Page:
I didn’t understand it at the time, but after visiting Crested Butte a couple of times myself, I eventually realized why: if you only get to the visit the Rockies once a year, there’s no point in wasting time on anything less than the best.

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Pot Votes in CO Raise Specter of Weed Tourism

Hit the slopes — and then a bong?

Marijuana legalization votes this week in Colorado and Washington state don’t just set up an epic state-federal showdown on drug laws for residents. The measures also open the door for marijuana tourism.

Both marijuana measures make marijuana possession in small amounts OK for all adults over 21 — not just state residents but visitors, too. Tourists may not be able to pack their bowls along with their bags, but as long as out-of-state tourists purchase and use the drug while in Colorado or Washington, they wouldn’t violate the marijuana measures.

Of course, that’s assuming the recreational marijuana measures take effect at all. That was very much in doubt Friday as the states awaited word on possible lawsuits from the U.S. Department of Justice asserting federal supremacy over drug law.

So the future of marijuana tourism in Colorado and Washington is hazy. But that hasn’t stopped rampant speculation, especially in Colorado, where tourism is the No. 2 industry thanks to the Rocky Mountains and a vibrant ski industry.

The day after Colorado approved recreational marijuana by a wide margin, the headline in the Aspen Times asked, “Aspendam?” referring to Amsterdam’s marijuana cafes.

Colorado’s tourism director, Al White, tried to downplay the prospect of a new marijuana tourism boom. “It won’t be as big a deal as either side hopes or fears,” White said. Maybe not. But many are asking about marijuana tourism.

Ski resorts are “certainly watching it closely,” said Jennifer Rudolph of Colorado Ski Country USA, a trade association that represents 21 Colorado resorts.

The Colorado counties where big ski resorts are located seem to have made up their minds. The marijuana measure passed by overwhelming margins, with more support than in less visited areas.

The home county of Aspen approved the marijuana measure more than 3-to-1. More than two-thirds approved marijuana in the home county of Colorado’s largest ski resort, Vail. The home county of Telluride ski resort gave marijuana legalization its most lopsided victory, nearly 8 in 10 favoring the measure.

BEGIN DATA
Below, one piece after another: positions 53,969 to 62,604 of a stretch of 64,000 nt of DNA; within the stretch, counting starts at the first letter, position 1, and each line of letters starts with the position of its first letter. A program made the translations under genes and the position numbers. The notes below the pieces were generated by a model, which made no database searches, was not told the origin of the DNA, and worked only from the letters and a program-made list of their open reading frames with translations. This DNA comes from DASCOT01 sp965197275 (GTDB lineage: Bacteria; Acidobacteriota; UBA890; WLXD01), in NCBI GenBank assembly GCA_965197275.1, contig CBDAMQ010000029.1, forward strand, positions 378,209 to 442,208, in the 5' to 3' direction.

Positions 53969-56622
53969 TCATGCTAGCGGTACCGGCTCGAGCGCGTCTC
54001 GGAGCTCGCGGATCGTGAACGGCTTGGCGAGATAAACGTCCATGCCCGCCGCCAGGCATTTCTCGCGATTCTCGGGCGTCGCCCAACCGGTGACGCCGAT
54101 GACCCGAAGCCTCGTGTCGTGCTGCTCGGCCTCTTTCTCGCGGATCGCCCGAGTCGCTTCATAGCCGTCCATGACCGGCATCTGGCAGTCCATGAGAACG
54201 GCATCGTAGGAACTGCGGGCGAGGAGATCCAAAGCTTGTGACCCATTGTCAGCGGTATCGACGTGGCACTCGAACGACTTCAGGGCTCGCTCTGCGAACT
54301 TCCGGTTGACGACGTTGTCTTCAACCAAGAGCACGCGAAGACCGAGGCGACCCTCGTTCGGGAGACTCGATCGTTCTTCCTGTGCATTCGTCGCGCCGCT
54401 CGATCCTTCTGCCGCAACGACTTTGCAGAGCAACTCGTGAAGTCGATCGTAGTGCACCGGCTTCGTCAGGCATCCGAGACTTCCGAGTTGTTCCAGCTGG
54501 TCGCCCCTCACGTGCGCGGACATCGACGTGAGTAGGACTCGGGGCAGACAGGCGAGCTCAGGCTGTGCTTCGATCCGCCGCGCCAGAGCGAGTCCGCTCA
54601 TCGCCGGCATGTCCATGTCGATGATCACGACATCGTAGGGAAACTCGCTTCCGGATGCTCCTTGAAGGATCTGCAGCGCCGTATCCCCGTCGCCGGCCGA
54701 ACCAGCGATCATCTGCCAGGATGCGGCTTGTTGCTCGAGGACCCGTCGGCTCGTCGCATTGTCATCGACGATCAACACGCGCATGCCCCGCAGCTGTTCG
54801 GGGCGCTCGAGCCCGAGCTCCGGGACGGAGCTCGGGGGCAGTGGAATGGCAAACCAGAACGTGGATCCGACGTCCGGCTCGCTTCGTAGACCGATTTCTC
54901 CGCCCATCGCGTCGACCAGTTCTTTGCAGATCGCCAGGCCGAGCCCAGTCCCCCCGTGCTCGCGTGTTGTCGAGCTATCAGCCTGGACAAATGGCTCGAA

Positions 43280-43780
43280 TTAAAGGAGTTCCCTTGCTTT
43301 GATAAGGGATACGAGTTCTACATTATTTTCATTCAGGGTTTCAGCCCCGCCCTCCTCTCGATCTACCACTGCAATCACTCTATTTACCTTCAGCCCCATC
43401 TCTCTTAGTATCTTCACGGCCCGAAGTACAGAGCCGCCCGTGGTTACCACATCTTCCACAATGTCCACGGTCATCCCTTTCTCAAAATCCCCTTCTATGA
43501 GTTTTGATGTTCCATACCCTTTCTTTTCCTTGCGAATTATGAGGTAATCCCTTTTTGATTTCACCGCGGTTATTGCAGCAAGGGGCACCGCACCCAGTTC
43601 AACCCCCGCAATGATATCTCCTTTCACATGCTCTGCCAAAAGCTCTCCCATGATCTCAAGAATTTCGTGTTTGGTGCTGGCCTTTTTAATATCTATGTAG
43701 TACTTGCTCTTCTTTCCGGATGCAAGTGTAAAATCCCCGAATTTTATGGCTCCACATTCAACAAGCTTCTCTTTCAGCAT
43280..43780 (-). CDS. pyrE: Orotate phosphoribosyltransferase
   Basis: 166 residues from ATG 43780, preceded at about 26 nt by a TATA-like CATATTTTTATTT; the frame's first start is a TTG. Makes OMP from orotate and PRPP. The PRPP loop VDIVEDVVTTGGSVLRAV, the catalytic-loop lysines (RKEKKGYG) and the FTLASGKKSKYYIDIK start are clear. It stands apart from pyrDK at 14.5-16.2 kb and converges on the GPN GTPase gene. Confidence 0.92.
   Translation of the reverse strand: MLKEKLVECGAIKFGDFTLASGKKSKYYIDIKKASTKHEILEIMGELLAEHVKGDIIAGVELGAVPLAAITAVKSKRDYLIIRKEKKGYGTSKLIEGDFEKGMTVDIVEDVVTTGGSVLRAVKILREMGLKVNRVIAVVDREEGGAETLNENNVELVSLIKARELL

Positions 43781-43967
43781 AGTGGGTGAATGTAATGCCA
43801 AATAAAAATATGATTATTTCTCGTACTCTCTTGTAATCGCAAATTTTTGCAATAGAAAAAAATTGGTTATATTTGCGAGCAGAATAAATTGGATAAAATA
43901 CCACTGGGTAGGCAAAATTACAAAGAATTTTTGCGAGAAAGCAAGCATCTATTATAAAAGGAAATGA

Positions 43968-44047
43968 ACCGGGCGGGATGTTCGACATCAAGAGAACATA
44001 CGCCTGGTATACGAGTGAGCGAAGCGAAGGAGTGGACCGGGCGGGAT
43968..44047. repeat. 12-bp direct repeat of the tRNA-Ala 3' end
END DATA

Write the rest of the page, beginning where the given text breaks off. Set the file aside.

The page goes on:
“Some folks might come to Colorado to enjoy some marijuana as will be their right. So what?” said Betty Aldworth, advocacy director for the Colorado marijuana campaign.

Marijuana backers downplayed the impact on tourism. Aldworth pointed out that pot-smoking tourists wouldn’t exactly be new. Colorado ski slopes already are dotted with “smoke shacks,” old mining cabins that have been illicitly repurposed as places to smoke pot out of the cold. And the ski resort town of Breckenridge dropped criminal penalties for marijuana use two years ago.


Ice Climbing Crested Butte? Yes!

Colorado is off again to another very dry and slow start to the winter season. However, that doesn’t mean that there is nothing to do out in the mountains. In fact, with the sunny and mild days right now, things would be downright perfect for outdoor enthusiasts if we weren’t all impatiently awaiting the arrival of winter to sustain us through the cold and dark season for the next few months.

If one looks beyond the general lack of the fluffy white stuff in Colorado, they find that in fact it is prime time for downright anything outdoor enthusiast oriented. Colorado is home to great ice climbing. After all it is home to the world-famous Ouray Ice Park. Crested Butte, however, has never been known as an ice climbing haven. However, the rare cold, dry starts to winter around here, do in fact bring about some rare and ephemeral early-season alpine ice climbs that are scattered throughout the surroundings mountains.

And although not world-class or destination worthy, they are none-the-less, high quality climbs in a gorgeous mountain/wilderness setting with little to no one else around. We’ve been excited by the actual good quality of the ice we have, coupled with the enjoyment we get in experiencing a rare and fleeting thing in the Crested Butte back-country…ice climbing season.

Click here to read the entire article about Ice Climbing in Crested Butte.

“September Splendor in the Rockies” Showcases Colorful Crested Butte, Colorado

Colorado’s largest aspen grove turning brilliant shades of color, Indian summer temperatures and a wide range of events and outdoor recreation combine to make “September Splendor in the Rockies” a month not to miss in Gunnison-Crested Butte, Colo. September is an ideal time for people who love the sights, smells, sounds and feel of fall.

A few highlights include the Fall Festival of Beers & Chili Cook-off, Vinotok fall harvest festival, Crested Butte Film Festival, running and biking events, art walks, farmers’ markets, and stargazing at the Gunnison Valley Observatory. For more information about each event, visit or call (877) 351-8724. Ideas for great fall drives are posted on